You want to design small scale tests that don’t require much up-front cost or effort. For example, run 4 Facebook ads instead of 40.
Find what’s working: The inner-ring
The final step in Bullseye is to only focus on one channel that will move the needle for your startup: your core channel. At any stage of your startup, you should have one traction channel that you’re focusing on and optimizing.
Most founders mess this up by keeping around distracting marketing efforts in other channels.
If search engine marketing is significantly better for you than other channels, you should focus all your efforts on this core channel and uncover additional strategies and tactics within it.
If no channel seems promising after testing, the whole process should be repeated. If you tried several times with no success, then your product may require more tweaking and your bucket might be still leaky. Middle-ring tests:
You should be running several cheap tests that give you an indication of how successful a given channel strategy could be. Inner ring tests:
You’re doing two things:
- Optimize your chosen channel strategy to make it the best it can be.
- Discover better channel strategies within this traction channel.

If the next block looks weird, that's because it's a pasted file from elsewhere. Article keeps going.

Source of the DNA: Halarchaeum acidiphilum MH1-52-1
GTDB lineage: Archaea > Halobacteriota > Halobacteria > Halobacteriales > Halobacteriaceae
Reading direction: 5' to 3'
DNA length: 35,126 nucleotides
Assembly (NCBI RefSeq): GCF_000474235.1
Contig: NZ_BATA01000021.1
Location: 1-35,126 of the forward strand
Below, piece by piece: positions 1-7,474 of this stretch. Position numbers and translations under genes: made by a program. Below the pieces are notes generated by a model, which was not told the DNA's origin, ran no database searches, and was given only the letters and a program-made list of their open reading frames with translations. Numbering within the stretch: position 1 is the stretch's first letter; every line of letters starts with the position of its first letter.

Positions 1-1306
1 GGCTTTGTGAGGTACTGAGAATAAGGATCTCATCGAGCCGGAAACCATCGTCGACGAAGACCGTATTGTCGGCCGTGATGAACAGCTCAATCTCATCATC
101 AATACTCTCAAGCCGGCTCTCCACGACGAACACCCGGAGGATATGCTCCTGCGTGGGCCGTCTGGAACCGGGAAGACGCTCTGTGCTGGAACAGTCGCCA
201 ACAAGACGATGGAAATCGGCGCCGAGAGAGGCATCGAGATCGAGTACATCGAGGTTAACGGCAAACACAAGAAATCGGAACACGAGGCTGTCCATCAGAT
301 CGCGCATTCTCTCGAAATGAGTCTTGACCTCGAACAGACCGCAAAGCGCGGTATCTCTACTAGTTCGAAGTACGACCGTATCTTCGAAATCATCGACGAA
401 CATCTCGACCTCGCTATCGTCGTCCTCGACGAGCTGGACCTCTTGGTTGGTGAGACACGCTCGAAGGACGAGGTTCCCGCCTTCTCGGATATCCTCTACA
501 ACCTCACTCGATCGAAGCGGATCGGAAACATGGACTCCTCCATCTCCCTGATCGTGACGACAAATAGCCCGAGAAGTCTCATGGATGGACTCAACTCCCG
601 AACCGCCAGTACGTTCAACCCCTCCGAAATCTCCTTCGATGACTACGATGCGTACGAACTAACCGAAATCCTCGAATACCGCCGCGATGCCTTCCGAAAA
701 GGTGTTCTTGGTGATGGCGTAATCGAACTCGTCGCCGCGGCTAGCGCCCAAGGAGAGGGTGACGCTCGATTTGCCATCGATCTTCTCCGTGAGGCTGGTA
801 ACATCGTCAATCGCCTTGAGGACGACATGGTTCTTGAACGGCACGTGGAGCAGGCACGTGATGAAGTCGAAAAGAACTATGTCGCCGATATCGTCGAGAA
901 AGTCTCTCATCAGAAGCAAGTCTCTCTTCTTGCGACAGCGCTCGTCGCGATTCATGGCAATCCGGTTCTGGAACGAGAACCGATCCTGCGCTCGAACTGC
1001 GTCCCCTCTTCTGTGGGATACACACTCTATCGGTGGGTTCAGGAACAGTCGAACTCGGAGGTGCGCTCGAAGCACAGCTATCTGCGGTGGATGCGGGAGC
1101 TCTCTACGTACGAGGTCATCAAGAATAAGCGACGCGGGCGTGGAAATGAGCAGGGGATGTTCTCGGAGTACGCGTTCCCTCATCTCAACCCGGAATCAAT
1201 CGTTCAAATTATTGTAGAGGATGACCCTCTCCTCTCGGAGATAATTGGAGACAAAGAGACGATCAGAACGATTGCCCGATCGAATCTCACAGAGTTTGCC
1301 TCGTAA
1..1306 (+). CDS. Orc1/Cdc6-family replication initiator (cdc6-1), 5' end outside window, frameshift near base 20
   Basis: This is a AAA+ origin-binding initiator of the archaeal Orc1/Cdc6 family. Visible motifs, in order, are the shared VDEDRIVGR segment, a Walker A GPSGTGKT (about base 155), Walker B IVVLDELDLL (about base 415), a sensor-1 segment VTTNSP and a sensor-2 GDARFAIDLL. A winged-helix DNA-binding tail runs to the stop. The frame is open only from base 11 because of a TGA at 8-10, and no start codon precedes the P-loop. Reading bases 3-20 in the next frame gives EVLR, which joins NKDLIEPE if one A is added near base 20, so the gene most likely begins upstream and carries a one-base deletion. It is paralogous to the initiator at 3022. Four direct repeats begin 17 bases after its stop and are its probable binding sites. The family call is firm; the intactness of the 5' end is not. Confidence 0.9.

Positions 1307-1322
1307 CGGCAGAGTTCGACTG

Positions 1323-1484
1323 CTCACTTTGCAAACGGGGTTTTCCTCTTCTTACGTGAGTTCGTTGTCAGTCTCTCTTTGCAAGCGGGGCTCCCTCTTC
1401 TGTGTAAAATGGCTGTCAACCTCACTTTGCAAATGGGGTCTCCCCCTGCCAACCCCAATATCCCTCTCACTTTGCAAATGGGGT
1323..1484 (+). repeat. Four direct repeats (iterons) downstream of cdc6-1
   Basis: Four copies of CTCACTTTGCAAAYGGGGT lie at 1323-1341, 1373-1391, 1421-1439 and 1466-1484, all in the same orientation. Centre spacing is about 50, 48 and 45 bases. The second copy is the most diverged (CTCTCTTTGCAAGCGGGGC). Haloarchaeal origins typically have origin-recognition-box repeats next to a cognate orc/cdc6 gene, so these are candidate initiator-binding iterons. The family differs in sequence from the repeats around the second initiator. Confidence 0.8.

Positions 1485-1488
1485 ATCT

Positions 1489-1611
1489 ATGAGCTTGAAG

There is always a set of things you can tweak. For targeting blogs, you can tweak which blogs to target, type of content, call to action, etc. For search engine marketing, you can tweak keywords, ad-copy, demographics, and landing pages.
A common approach is to use A/B testing, where A is the control group and B is the experimental group. The purpose of it is to measure the effectiveness of change in a button color, an ad image, or a different message on a web page. If the experimental group performs significantly better, you can apply the change, get the benefits, and run another test.
You can use tools such as Optimizely, Visual Website Optimizer, and Unbounce.
Over time, all marketing channels become saturated. To combat this, you should always be trying to discover new strategies and tactics within your channel and conduct small experiments. Also, experiment with new marketing platforms while they’re still in their infancy.
To track your tests you could start with a simple spreadsheet or use an analytics tool with cohort analysis. You’ll need to answer these questions:
- How many people landed on the website?
- What are the demographics of my best and worst customers?
- Are customers who interact with my support team more likely to stay?
A basic analytics tool like Clicky, Mixpanel, or Chartbeat can help you with these questions. You can use a spreadsheet as the tool to rank and prioritize traction channel strategies. You should include columns like how many customers are available
, conversion rate
, the cost to acquire a customer
, lifetime value of a customer
for every given strategy.
Define your traction goal
You should always have an explicit traction goal you’re working towards. This could be 1,000 paying customers or 100 new daily customers, or 10% of your market. You want a goal where hitting the mark would change things significantly for your company’s outcome.
Once that is defined, you can work backward and set clear time-based subgoals. Such as reaching 1,000 customers by next quarter.